Two different ways of thinking go under the banner of the commons, today. One speaks of the management of shared resources; the other struggles to remember a form of social relations in which the world is not seen as made up of resources. The law of the commons was unwritten, according to Ivan Illich, because it protected ‘a reality much too complex to fit into paragraphs.’ In our commodity-intensive societies, where do we find the traces of that unwritten reality?
Out of my conversations with Gustavo Esteva in Oaxaca in late 2012, there was one thread that wouldn’t be left alone. Two or three times over those afternoons, Gustavo had returned to the theme of friendship: as the starting point for the new commons, the category for the reconstruction of society.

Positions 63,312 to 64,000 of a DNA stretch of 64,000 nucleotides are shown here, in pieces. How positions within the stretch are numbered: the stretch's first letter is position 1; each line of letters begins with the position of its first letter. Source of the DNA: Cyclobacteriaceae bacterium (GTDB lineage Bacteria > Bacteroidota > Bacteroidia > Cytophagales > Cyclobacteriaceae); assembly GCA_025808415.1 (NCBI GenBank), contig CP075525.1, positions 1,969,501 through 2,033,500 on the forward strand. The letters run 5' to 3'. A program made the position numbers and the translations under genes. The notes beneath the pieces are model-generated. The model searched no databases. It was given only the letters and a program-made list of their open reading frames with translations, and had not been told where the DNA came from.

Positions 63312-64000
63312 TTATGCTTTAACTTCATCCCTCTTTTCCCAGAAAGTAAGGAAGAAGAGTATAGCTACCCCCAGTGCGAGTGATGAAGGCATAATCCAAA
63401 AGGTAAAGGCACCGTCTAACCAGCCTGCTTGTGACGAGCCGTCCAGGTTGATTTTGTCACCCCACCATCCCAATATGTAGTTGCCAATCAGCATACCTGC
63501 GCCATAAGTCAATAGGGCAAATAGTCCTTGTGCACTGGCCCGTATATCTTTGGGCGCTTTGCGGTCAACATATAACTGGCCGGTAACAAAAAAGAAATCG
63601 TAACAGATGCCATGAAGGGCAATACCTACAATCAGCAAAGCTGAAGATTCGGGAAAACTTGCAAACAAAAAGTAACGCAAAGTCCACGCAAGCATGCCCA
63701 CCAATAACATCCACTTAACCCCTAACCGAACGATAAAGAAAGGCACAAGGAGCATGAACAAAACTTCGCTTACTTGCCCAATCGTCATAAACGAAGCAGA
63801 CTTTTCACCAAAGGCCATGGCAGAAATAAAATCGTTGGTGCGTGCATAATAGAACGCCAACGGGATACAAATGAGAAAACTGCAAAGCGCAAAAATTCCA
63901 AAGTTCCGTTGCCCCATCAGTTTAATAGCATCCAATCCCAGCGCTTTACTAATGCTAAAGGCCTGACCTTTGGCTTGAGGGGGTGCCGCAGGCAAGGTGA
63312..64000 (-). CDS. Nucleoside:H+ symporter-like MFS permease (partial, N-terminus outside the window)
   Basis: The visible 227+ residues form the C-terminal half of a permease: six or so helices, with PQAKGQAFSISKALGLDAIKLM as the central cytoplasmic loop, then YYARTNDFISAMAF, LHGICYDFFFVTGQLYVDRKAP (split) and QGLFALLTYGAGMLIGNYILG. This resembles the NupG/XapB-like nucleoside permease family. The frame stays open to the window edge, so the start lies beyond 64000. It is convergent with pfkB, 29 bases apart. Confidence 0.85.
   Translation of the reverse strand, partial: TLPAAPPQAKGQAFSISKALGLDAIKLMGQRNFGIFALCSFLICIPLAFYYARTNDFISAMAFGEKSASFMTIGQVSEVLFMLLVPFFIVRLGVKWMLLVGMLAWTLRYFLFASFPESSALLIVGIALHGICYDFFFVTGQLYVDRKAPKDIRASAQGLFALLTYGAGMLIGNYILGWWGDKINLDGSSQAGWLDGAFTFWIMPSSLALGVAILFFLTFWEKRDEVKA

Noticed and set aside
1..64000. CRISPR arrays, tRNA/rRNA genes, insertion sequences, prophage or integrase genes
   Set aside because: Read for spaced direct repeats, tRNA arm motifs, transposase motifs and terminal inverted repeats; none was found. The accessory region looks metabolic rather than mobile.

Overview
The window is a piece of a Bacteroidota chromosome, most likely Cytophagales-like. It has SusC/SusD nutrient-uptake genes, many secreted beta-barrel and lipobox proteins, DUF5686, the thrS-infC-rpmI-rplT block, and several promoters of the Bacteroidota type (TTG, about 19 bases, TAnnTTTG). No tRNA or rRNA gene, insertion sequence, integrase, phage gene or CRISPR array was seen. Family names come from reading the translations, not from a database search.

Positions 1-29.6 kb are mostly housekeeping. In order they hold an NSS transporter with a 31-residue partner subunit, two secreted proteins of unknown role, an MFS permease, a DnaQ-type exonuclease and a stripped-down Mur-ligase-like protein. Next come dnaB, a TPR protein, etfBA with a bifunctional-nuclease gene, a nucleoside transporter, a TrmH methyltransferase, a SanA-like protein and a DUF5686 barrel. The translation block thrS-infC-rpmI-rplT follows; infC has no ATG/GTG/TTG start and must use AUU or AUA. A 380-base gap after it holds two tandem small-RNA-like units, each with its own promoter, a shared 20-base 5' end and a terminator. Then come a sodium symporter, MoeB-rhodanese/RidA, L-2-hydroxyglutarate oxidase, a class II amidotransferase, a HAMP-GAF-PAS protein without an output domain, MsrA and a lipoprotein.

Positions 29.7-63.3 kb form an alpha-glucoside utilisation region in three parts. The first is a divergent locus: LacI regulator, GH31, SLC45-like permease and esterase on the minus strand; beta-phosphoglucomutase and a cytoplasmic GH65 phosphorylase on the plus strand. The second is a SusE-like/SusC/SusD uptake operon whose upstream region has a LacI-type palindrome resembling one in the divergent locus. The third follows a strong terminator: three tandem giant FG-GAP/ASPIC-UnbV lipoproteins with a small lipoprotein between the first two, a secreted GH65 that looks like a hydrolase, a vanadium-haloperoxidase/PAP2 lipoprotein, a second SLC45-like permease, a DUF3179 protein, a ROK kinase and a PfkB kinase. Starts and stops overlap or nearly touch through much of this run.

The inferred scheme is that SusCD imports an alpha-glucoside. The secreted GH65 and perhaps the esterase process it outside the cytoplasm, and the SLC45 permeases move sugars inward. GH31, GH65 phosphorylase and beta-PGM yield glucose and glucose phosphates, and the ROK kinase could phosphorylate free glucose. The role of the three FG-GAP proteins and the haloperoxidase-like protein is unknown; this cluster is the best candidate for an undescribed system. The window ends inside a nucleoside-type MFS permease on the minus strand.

The following spring I was invited at a few days’ notice to speak at the Commoning the City conference at Stockholm’s Architecture Museum. It was a chance to pull on that loose thread, to try to make sense of why friendship might be a good starting point from which to think about the commons and about political possibility today.
I went on to write about the experience of the conference and the thoughts it prompted in an article for STIR magazine – and I still have unfinished business with this tangle of themes. Until I find another way back to them, though, here’s the video of that talk.